PKM, therefore, has four components, which can be represented in this equation:

Know-Who Canvassing & Connection +
Know-How Harvesting +
Personal Content Management +
Personal Productivity Improvement =
Personal Knowledge Management

These four components enable the connect, canvass, synthesize, apply, model of PKM. They also reflect the way knowledge has always been shared by most people in most organizations: You walk down the hall or pick up the phone and call the people you think have the knowledge you need, you have a conversation with them to canvass what they know, you pull it all together with the knowledge you already have, and you apply it to the challenge, task or decision at hand. All PKM does is make these steps easier and more effective by facilitating them with some surprisingly simple, low-tech (but high-touch) programs.

Here’s how each of these four components is being implemented by some organizations today, and how they could be implemented in your organization.

Know-Who Canvassing & Connection:

  1. Use social network analysis (mapping or interviewing) to identify the de facto networks of expertise and trust in the organization.
  2. Use these to identify network coordinators, the ‘people to go to first’ on key subject matter areas for your organization.
  3. Have these coordinators create, maintain and publish Canvassing Lists (e-mail groups) with e-mail, IM, phone and other contact information for the people in these subject matter networks, so that anyone in the firm who wants to canvass people in a network can do so with one click. These lists should include experts outside as well as inside the organization.
  4. Create Canvassing Templates, forms that people can fill in quickly and simply to describe what expertise they’re looking for, and then send them to one or more Canvassing Lists.
  5. Devise a simple one-page instruction sheet/FAQ on how to effectively use the Canvassing Lists and Templates, which communication media to use in different circumstances to contact them, and how to deal with telephone tag, non-responses and other situations when canvassing response is inadequate. It should also deal with appropriate etiquette and protocols to ensure the canvassing process isn’t abused.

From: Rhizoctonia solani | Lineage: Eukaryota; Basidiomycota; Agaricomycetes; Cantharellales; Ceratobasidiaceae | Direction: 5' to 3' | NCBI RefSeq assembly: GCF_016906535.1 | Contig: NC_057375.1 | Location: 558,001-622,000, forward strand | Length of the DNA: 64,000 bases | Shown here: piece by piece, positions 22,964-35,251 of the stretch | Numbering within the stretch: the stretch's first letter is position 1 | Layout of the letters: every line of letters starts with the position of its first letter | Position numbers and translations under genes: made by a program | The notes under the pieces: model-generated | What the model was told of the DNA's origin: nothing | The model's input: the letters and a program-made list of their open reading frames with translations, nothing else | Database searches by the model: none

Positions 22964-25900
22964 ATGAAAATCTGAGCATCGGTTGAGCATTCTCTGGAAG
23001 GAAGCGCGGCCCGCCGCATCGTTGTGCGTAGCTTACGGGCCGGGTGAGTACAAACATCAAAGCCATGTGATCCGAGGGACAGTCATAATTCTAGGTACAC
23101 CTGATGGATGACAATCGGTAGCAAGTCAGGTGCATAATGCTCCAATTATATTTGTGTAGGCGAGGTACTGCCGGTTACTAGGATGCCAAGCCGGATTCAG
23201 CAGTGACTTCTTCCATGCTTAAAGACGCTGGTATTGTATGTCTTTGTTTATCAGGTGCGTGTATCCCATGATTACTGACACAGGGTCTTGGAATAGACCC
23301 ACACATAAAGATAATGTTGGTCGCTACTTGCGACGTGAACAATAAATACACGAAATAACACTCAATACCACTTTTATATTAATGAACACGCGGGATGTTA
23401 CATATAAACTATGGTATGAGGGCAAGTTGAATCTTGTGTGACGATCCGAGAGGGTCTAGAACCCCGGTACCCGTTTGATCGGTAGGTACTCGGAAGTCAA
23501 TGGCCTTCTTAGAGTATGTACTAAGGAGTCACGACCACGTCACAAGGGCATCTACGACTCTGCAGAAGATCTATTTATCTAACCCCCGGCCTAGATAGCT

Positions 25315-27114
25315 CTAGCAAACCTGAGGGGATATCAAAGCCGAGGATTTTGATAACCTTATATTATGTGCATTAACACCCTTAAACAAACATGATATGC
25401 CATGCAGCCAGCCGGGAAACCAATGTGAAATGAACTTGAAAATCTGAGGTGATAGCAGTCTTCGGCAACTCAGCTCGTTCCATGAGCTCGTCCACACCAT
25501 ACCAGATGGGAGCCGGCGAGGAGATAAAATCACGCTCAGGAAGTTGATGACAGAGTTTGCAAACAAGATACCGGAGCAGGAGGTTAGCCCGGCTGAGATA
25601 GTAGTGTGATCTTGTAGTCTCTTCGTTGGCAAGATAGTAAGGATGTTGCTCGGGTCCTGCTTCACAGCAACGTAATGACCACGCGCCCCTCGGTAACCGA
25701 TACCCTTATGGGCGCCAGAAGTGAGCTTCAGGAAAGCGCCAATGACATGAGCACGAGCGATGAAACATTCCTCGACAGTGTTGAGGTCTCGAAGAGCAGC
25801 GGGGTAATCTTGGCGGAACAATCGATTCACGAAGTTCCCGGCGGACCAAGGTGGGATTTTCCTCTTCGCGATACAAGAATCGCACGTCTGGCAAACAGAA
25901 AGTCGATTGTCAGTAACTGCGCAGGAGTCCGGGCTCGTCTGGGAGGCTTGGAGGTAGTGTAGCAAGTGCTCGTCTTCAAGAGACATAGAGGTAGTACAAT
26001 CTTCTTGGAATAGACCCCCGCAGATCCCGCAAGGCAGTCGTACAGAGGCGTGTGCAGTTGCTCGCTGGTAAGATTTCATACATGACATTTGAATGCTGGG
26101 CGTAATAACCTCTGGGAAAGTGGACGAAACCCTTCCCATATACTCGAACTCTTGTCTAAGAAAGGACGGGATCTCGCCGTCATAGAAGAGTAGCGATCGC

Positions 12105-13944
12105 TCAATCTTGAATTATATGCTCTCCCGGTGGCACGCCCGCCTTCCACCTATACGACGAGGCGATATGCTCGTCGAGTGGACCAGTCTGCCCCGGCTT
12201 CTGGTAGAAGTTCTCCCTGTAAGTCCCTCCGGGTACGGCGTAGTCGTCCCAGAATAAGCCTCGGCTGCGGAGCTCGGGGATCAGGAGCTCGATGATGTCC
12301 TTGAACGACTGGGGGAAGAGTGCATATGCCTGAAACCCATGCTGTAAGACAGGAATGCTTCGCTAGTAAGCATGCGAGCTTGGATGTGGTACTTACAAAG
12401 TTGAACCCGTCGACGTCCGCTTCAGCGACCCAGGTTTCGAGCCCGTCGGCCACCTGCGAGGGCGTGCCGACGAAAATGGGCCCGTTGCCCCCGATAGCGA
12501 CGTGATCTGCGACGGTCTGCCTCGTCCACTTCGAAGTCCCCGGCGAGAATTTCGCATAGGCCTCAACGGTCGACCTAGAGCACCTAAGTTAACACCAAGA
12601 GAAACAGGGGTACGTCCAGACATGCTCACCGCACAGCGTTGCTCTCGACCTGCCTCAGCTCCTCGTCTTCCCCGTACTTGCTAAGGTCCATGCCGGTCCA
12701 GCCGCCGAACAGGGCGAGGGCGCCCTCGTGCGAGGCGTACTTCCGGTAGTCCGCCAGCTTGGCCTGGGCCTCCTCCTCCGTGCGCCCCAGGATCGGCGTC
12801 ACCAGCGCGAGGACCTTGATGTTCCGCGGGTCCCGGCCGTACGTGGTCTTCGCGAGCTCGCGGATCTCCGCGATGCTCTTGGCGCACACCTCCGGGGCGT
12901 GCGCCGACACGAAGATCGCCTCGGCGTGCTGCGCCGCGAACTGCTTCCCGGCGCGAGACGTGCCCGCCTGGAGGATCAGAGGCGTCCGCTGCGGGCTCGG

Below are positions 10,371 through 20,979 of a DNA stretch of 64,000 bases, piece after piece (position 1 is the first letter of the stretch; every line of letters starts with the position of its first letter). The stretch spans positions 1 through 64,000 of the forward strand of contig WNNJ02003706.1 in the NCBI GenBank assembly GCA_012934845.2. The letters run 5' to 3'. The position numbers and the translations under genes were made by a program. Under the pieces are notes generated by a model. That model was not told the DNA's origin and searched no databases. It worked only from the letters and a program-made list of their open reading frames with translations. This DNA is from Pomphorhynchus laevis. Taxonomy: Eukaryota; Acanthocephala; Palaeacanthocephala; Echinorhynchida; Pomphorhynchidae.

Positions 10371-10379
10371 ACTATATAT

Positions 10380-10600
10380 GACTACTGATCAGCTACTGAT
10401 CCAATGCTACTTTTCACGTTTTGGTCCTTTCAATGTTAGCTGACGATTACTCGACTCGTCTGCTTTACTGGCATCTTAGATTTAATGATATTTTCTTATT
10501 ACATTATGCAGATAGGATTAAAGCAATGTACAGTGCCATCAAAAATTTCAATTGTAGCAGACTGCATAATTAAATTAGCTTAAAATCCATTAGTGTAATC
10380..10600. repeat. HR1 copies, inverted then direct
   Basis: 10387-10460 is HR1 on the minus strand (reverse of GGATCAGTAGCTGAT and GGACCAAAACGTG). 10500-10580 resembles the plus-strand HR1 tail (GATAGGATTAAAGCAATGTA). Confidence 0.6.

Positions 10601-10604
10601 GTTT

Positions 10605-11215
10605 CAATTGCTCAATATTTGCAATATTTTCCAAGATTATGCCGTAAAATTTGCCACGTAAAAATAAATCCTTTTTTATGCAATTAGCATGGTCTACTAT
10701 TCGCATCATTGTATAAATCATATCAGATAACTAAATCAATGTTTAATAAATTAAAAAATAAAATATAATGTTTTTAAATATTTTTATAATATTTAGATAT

6. If you also have a Know-How Harvesting program (see below), consider putting experts’ weblogs and other context-rich resources in the Canvassing List to use as a surrogate for people who are unable or unwilling to respond to canvassing requests personally.

Know-How Harvesting:

  1. Create separate Public and Private ‘My Documents’ and e-mail folders on each employee’s hard drive.
  2. Whenever users ‘save’ or store a document or message, prompt them to decide whether the document should be stored in the Public (shareable) or Private folder.
  3. Establish an automated mechanism like RSS to regularly ‘harvest’ the Public folder information, to a central mirror site that other users can browse, and/or in response to just-in-time canvassing searches (see above), peer-to-peer.
  4. Encourage people in the organization who maintain the most valuable context-rich content (e.g. subject matter experts, network coordinators and newsletter editors) to use a weblog-type tool to post and archive their content as part of their Public folder.

Personal Content Management:

  1. Work with each individual employee to help them organize and index their ‘My Documents’ and e-mail folders in a way that makes sense for them. A standard firm-wide taxonomy is rarely appropriate and with current technology it is no longer necessary. Each person’s files should be set up the way they would set up their personal filing cabinet if the documents were all hard-copy. Rather than by subject-matter, the most effective organization scheme is often by how or when it will be (re-)used.